Crews headed out to the fire this morning to build and improve fireline; search for heat along the fires perimeter; use air resources to haul water as needed; mop-up; and patrol around structures. Fire activity yesterday was minimal with creeping and smoldering. An infrared flight flew the fire last night discovering areas of heat that the crews will go and investigate and extinguish as needed.
As firefighters and law enforcement assessed the Horseshoe fire on Wednesday the situation emerged as a mixed blessing. The Department of Natural Resources and Conservation’s (DNRC) County Assist Team and the Gallatin County Sheriff’s Office have identified approximately twelve structures that burned during the initial night of the fire. Structure loss includes: three primary residences; two secondary residences; and seven outbuildings.
In the chaotic first hours the fire burned around and among approximately 40 structures. The efforts of homeowners, local volunteer firefighters, and the DNRC paid off, as many of the yards of homes and cabins are islands of green in a sea of black. Local fire engines arrived, were soon joined by a DNRC helicopter, and firefighters began to assess priorities for the fire. Most importantly, the firefighters fulfilled their most critical mission; no residents, firefighters, or members of the public were hurt. The fire was well established when firefighters arrived on the scene late on Monday afternoon. Through quick communication and reliance on the Incident Command System the diverse firefighting resources converged on the scene and made a plan – stay safe, keep the public safe, and try to keep the fire away from homes and structures while watching each other’s’ backs.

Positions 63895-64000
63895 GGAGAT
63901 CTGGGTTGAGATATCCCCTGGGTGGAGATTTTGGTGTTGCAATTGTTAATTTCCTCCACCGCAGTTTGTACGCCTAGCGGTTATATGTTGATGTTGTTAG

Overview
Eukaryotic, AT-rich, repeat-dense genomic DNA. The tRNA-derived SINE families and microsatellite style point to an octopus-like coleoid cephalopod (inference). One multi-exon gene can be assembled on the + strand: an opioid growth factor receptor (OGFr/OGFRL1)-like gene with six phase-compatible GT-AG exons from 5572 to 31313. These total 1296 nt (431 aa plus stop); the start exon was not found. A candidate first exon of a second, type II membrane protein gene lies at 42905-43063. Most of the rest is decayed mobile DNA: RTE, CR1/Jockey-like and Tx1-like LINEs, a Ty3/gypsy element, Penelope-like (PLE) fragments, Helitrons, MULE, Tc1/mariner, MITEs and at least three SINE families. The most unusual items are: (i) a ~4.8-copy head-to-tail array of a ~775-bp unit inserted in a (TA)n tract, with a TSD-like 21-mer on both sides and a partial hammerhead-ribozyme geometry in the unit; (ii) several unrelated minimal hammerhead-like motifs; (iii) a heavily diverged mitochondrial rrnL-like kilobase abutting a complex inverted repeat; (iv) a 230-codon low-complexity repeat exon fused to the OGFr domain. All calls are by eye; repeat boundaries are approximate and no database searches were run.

Monday night fire behavior was extreme, with flame lengths reaching 50 feet as the juniper torched off the slopes of the Horseshoe Hills. Firefighters worked throughout the night, directing traffic, creating defensible space around homes and buildings, and generally bringing order to a chaotic scene. As the sun rose on the Horseshoe Fire on Tuesday morning the news was mixed. Some families and landowners would lose a great deal while others were spared. But the most extraordinary story may be the success of training, organization, and an unrelenting focus on the safety of firefighters and public. Combined with a great deal of luck and favorable weather the Horseshoe Fire will be contained and those people who lost property and homes in the fire can work to rebuild their lives
CAUSE: Under Investigation
FIRE LOCATION: 20 miles N of Logan, Gallatin County
PROTECTION: Gallatin County
3 Hand Crews (20 people/crew)
4 Heavy Equipment (2 skidgens, 2 water tender)
168 Total Personnel
SIZE: 1,223 acres
EVACUATIONS: Currently there are no evacuations or closures in place.